Heller is heading up a labor campaign to “Dump Israel Bonds,” underway in New Haven. The labor council there has called on the state AFL-CIO to sell its $60,000 in bonds. Heller says the national Teachers union (AFT) recently sent him a letter proudly informing him of the union’s large investment in the state of Israel.

But globally, union opinion is openly critical of Israeli policy. The Congress of South African Trade Unions initiated the Cairo Declaration in January, signed by unions around the world, including the United Kingdom’s major union federation, Ireland’s largest public sector union, and labor bodies in France, Canada, Australia, Norway, and Scotland.

The document calls for an international tour of South African and Palestinian trade unionists to emphasize the parallels to the anti-apartheid struggle in South Africa. It also echoes the Palestinian labor movement’s call for an international campaign of boycott, divestment, and sanctions against the Israeli government.


Monadel Herzallah is an activist with the Arab American Union Council; he moved from Palestine to the U.S. in 1978. Alongside patient education of American workers, he feels an urgency to support Palestinians who are resisting occupation amid a humanitarian crisis.

Herzallah’s extended family lives in Gaza. His 20-year-old cousin was killed in Israel’s bombing last December. “The level of crime being done by Israel makes it essential for the labor movement to take courageous steps to break the taboo that exists when it comes to Palestine,” he says.

Organizing from the Bay Area with labor and community activists, Herzallah sent funds to the Palestinian General Federation of Trade Unions in Gaza, whose headquarters was destroyed by Israeli bombs. His network of Arab American unionists has plans to train, educate, and provide equipment to Palestinian unionists, to develop more than a cosmetic solidarity with them.

Herzallah believes the outrage over conditions in Gaza is opening up space for labor activists to organize against the occupation. And, he points out, the U.S. government’s giant military aid to Israel is part of the lavish war spending that’s draining funds needed in the states and drawing growing criticism from U.S. unionists.

January 04, 2010

Steward's Corner: Txt & Tweet 2 Org & Inform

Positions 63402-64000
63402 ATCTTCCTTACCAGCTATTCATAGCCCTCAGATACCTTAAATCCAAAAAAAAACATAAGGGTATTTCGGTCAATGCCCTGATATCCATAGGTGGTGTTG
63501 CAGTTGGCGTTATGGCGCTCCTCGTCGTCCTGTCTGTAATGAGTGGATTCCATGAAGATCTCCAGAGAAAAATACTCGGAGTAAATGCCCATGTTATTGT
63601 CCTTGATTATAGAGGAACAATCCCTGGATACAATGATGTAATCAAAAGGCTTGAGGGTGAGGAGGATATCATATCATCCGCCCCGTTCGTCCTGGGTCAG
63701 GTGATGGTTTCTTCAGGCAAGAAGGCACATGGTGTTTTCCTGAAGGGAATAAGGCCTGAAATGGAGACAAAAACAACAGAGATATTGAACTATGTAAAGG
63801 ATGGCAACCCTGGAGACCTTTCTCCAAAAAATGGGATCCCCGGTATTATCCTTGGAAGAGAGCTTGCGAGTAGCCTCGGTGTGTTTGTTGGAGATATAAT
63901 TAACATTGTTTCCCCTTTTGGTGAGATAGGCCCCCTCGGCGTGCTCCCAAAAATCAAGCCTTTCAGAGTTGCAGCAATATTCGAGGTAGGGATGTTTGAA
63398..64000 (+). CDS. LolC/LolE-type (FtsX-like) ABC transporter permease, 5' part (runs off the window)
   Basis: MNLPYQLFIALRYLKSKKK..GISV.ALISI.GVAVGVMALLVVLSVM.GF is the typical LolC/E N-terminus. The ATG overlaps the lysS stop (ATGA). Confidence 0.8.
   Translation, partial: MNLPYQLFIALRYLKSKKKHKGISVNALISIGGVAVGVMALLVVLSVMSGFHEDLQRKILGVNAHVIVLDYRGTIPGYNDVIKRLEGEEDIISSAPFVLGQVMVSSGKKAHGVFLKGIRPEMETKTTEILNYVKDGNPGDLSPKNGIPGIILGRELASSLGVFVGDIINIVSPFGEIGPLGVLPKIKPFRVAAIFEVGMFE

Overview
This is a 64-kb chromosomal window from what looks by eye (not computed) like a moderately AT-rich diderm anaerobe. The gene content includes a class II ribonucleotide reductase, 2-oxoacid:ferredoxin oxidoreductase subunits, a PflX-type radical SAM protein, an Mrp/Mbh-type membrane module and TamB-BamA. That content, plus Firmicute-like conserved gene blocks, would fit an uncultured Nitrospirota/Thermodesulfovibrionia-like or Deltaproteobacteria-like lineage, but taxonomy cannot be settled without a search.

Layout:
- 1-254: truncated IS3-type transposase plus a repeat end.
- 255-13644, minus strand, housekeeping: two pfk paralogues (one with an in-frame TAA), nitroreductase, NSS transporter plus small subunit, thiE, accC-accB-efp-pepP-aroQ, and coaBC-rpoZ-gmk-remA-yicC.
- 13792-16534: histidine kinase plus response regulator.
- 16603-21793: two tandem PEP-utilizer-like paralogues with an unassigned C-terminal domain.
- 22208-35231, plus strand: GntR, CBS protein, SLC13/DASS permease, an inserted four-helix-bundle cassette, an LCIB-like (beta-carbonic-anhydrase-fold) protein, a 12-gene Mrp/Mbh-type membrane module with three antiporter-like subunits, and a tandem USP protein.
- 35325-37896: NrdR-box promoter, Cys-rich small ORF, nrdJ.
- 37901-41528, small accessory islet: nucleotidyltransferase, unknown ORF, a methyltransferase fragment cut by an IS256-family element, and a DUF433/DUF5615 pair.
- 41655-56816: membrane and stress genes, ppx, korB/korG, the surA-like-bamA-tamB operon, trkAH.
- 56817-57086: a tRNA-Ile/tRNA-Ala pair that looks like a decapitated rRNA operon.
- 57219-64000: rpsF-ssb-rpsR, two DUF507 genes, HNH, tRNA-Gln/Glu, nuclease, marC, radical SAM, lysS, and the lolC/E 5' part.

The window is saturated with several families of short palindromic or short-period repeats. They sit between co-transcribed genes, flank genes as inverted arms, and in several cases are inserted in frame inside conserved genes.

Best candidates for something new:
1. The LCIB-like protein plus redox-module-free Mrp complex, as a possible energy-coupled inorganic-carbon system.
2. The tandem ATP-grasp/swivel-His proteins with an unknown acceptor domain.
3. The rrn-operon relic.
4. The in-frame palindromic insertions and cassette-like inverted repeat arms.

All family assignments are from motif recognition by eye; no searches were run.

From the January, 2010 issue of Labor Notes.

By Paul Abowd

Online social media tools like Twitter are often dismissed as time-wasters for the procrastinator in all of us. But they’re also being harnessed for greater causes. You can use Twitter and text messaging to keep members educated and mobilize them for action.

Twitter is a “micro-blogging” website that allows you to post frequent, short messages, using your computer or cell phone, to be read by people who’ve signed up to get your entries via their own computer or cell phone. Text messages are nearly the same, but are sent to specific people by cell phone. Here are examples from four campaigns.


The Caucus of Rank and File Educators (CORE) formed in 2008 to push the Chicago Teachers Union to oppose school closings and fight for its members. According to Kenzo Shibata, the union had an “immense communications capacity which lay dormant.”

As the city prepared to close yet more schools last winter, CORE deployed a “Twitter army” to monitor major goings-on in the Chicago education world.

At twitter.com/coreteachers, the group began sending live “tweets” from the union’s monthly House of Delegates meetings. The gatherings are sparsely attended by non-delegates, but now everyone can keep tabs on how their dues are spent.

The Twitter brigade also descends on monthly Board of Education meetings, which are held during the work day. Shibata says CORE sends “quick bursts of analysis” to teachers, who read up during their lunch breaks.

When Secretary of Education Arne Duncan spoke to a pro-privatization group, CORE activists picketed outside and reported via Twitter that they had been threatened with arrest for trying to enter. A flood of teachers responded with solidarity messages, and others asked for directions to the protest.